Self-help: Tips to help women speak up

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SELF HELP

Our self-help writer Gemma Rose demands of ladies to speak up tell their truth.

Hillary Rodham Clinton lost the US presidential election. I, as many of us in Europe, had hoped for a different result. But here we are, and I can’t help but ask that despite her flaws (her negligence with her private email server and the $300,000 speeches), did she ultimately lose because she was a woman?

In her book How To Be a Woman, The Times columnist Caitlin Moran writes that sexism has become far more insidious and stealth-like nowadays. In the old days, it was quite obvious: for instance, your bottom getting slapped by your boss; the wolf whistles as you walk down the street; or the jokes about a woman’s place being in the kitchen.

Today, Moran notes, sexism is cunning, sly and codified. She says: “Very often, a woman can have left a party, caught the bus home, washed her face, got into bed, read 20 minutes of The Female Eunuch and put the lights out before she puts the light back on again, sits bolt upright and shouts, ‘Hang on – I’VE JUST HAD SOME SEXISM AT ME.’”

Reading this got me thinking about potential sexism I have received: the irate man who exclaimed, “even my wife can park better than you!”; the male manager who asked me whether his taxi had been booked when a) I didn’t know him and b) I was a participant at the same meeting; and when a seemingly nice acquaintance, who gave me a lift home from a concert a few days before, blocked, yes blocked, me from Facebook because I politely invited him to discuss our religious differences offline. It was the last incident which stirred an awakening in me. I wondered if he would have still blocked me if I were a man? Then I bolted upright, “Hang on – I’VE JUST HAD SOME SEXISM AT ME.”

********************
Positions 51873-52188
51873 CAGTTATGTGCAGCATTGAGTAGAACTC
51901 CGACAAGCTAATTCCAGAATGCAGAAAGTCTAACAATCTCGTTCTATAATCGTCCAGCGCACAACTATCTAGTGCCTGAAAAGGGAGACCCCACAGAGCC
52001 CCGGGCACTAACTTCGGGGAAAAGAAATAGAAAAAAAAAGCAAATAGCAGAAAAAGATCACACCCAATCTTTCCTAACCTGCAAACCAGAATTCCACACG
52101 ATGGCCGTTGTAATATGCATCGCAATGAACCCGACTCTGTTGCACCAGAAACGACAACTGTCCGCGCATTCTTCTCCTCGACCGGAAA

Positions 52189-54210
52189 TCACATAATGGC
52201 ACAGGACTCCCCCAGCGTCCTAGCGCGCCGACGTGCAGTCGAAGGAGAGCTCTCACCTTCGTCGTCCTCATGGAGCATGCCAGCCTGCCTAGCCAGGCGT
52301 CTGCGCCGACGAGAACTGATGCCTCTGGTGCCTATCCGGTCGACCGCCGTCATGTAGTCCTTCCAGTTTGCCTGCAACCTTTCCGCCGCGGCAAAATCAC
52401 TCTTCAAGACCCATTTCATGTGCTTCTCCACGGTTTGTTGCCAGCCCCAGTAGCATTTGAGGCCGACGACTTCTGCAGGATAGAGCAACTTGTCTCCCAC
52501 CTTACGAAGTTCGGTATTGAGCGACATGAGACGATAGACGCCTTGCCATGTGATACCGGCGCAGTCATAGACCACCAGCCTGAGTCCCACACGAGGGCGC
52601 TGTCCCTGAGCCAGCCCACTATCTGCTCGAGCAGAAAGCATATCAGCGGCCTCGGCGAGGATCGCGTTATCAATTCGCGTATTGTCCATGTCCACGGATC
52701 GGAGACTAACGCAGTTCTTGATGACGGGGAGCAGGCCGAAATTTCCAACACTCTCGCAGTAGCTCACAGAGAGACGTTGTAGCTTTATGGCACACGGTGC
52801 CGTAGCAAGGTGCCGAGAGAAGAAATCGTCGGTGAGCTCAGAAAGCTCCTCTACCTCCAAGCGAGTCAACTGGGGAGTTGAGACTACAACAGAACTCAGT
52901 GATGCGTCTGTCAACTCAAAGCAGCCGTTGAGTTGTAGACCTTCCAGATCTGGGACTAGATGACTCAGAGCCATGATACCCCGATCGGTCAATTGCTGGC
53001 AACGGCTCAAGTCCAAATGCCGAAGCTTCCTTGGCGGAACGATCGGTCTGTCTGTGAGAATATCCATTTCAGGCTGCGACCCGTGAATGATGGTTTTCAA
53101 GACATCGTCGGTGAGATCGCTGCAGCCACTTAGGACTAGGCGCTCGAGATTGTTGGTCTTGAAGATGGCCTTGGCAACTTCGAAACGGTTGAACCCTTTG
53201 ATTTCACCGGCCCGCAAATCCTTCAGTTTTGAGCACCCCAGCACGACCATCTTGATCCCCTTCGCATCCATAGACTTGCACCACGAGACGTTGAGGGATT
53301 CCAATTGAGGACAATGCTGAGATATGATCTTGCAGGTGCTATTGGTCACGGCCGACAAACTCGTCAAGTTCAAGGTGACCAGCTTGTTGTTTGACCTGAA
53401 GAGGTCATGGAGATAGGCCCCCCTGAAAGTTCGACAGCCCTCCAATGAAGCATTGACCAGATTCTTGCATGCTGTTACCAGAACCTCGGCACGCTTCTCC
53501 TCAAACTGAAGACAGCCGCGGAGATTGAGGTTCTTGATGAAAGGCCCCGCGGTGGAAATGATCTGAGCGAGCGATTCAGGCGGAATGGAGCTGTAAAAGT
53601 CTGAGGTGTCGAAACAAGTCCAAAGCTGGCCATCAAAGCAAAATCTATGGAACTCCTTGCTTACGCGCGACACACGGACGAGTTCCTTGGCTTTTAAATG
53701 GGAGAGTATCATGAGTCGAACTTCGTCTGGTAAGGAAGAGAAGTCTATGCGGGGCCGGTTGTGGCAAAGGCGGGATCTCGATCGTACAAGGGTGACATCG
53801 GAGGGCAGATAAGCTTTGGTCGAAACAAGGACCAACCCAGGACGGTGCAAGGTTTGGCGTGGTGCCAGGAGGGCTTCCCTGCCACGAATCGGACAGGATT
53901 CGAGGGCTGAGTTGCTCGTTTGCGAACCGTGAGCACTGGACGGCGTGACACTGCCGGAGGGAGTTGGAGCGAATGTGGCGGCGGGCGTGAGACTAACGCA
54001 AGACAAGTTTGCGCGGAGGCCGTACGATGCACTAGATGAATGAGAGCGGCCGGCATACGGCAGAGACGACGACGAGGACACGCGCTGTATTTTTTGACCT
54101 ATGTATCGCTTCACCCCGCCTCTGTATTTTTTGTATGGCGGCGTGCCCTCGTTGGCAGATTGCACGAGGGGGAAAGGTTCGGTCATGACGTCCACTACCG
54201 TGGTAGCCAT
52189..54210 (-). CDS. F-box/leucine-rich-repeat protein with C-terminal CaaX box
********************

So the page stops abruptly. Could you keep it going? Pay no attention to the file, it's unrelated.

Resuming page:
Moran has a very simple yet ingenious way of identifying whether sexism is at play: is it [insert said action/remark/gesture] polite? By viewing ‘it’ as ‘bad manners’ rather than as ‘sexism’, it’s much easier to call someone out on it. A man may find an accusation of sexism as loaded and unfounded, whereas he’s more likely to apologize for being uncouth. Moran believes that sexism exists not because men hate women, but rather because men have been used to women being cast as the weaker sex, the second class citizen, or as in Hillary’s case, the loser, for millennia.